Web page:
• Sat. Jun 15th, 2024

Bon Jovi Returns With This House is Not For Sale…. But is it Worthwhile?

It has been a turbulent few years in the Bon Jovi camp, with the recent departure of longtime guitarist Richie Sambora. Fans likely wondered if his leaving the band would be the end, but that was not the case. The group made the rather surprising decision to bring in new guitarist Phil X, previously of Triumph, and a well known session musician with many leading rock/pop artists. This House is Not for Sale is the latest album from Bon Jovi, and it is one fans likely were not sure would ever see the light of day.

This is the latest Bon Jovi album since the dismal Burning Bridges, which was a complete throwaway other than its Traveling Wilburys-esque title cut. Honestly, I was not optimistic for a new Bon Jovi album; following the turn of the millennium it seems more like Jon Bon Jovi and company have been more concerned with releases that achieve chart success rather than return to the band’s melodic hard rock roots from the days of old.

I came into This House is Not for Sale wanting something that would take Jon Bon Jovi and his bandmates back to their classic 80s hard rocking sound; the group has not had a truly great album since the late 80s or early 90s. Unfortunately, This House is Not for Sale shows us that the band IS for sale, continuing to produce overblown, soulless Top 40-style content that is completely and totally forgettable, yet is probably still going to sell a million plus copies anyhow.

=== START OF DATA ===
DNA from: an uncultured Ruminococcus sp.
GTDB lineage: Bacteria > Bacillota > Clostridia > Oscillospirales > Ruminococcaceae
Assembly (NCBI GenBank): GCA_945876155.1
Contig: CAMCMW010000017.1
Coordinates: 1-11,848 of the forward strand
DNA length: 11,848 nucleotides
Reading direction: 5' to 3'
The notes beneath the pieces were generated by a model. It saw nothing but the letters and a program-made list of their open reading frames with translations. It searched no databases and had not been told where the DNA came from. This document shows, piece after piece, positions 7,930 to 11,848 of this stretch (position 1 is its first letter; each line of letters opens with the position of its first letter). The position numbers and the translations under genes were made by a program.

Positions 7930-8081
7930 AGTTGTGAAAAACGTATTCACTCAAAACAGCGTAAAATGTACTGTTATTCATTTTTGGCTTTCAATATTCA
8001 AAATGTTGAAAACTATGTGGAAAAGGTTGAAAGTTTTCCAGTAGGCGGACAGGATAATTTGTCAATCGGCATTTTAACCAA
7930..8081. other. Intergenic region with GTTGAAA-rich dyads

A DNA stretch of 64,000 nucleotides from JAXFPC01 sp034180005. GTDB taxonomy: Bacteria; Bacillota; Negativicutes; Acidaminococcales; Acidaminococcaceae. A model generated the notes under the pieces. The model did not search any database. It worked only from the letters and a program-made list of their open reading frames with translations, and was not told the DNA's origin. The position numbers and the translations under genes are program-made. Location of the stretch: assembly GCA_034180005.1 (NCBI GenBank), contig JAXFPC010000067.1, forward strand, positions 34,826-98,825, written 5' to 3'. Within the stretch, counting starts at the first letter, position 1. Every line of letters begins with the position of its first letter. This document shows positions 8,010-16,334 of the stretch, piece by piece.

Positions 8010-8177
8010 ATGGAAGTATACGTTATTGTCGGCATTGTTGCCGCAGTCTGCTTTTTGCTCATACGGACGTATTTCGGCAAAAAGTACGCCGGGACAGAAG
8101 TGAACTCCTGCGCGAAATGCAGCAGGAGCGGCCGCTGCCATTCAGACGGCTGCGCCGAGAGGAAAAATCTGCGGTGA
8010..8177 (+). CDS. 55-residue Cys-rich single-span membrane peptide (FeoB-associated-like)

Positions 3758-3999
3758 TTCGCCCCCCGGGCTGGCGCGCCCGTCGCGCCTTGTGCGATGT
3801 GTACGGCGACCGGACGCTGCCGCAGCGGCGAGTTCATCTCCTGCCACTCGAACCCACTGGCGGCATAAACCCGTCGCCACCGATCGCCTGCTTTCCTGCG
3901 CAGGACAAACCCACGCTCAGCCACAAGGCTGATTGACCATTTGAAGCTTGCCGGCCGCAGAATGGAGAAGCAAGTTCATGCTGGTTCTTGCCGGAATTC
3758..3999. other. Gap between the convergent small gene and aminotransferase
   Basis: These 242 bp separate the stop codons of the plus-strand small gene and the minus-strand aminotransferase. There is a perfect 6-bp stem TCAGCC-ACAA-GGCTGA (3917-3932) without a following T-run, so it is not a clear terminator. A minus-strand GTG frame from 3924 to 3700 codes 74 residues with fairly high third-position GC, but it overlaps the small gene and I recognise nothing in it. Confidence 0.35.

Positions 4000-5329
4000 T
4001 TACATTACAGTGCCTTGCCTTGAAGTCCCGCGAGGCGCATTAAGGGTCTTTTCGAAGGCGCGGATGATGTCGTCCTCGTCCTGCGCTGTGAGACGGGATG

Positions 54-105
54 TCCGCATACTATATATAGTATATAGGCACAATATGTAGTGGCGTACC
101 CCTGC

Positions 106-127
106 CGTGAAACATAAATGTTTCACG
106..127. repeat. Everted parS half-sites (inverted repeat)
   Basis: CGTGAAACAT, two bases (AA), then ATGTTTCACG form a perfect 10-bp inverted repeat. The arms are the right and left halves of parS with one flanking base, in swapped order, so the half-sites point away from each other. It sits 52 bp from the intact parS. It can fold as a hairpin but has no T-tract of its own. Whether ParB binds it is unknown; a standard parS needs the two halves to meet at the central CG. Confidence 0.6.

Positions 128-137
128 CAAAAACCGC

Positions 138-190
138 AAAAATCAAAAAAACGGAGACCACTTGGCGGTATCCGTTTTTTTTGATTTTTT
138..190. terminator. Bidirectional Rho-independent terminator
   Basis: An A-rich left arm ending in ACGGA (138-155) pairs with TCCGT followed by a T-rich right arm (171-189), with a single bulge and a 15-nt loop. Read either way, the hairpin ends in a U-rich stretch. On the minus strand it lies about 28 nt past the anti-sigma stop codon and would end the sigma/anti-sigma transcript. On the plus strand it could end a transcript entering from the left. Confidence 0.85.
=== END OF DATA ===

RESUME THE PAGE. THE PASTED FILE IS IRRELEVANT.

Many people were quick to bash the band’s decision to continue without Richie Sambora, but let’s be realistic; this band was in a dire way long before his departure, with the move towards bland adult contemporary pop hits. This House is Not for Sale does not only fail to redeem the band and return them to their prior ability to combine pop accessibility with hard rock; it may very well be the most overblown, overproduced thing they have ever released.

It is sad to see Bon Jovi remains in this sorry state; everyone in the band is a very talented musician with so much potential that we have seen in the past. The band is not going to win me back with drab, heartless overproduced Top 40 songs that sound like they could have been recorded by anyone else on the charts in the modern age. Not recommended.





By Taylor T Carlson

Taylor T Carlson Assistant Editor/Senior Staff Writer Taylor T. Carlson was born August 17, 1984, and has called the Vegas Valley home his entire life. A die-hard fan of classic rock and metal music, Taylor has been writing album and concert reviews since he was 16 years old, and continues to do so, having done well over 1,000 reviews. He is also a fan of video gaming and cinema, and has reviewed a number of games and films as well, old and new alike. His thorough and honest (some would say brutally honest) reviewing style has won him the respect of hundreds of music fans and musicians alike, both local and abroad, and the ire of just as many others. Despite being one of the youngest attendees at classic hard rock/metal shows around Vegas, he is also one of the most knowledgeable, having gained the unofficial nickname of “The Eddie Trunk of Las Vegas.” In addition to reviews, Taylor has written and self-published three books on classic hard rock bands, and is a regular participant in rock and roll trivia contests. Taylor also holds a masters degree in special education from the University of Nevada Las Vegas (UNLV), and has appeared on the hit History Channel television series Pawn Stars. His dream is to be able to one day make a living from writing music books and reviews.

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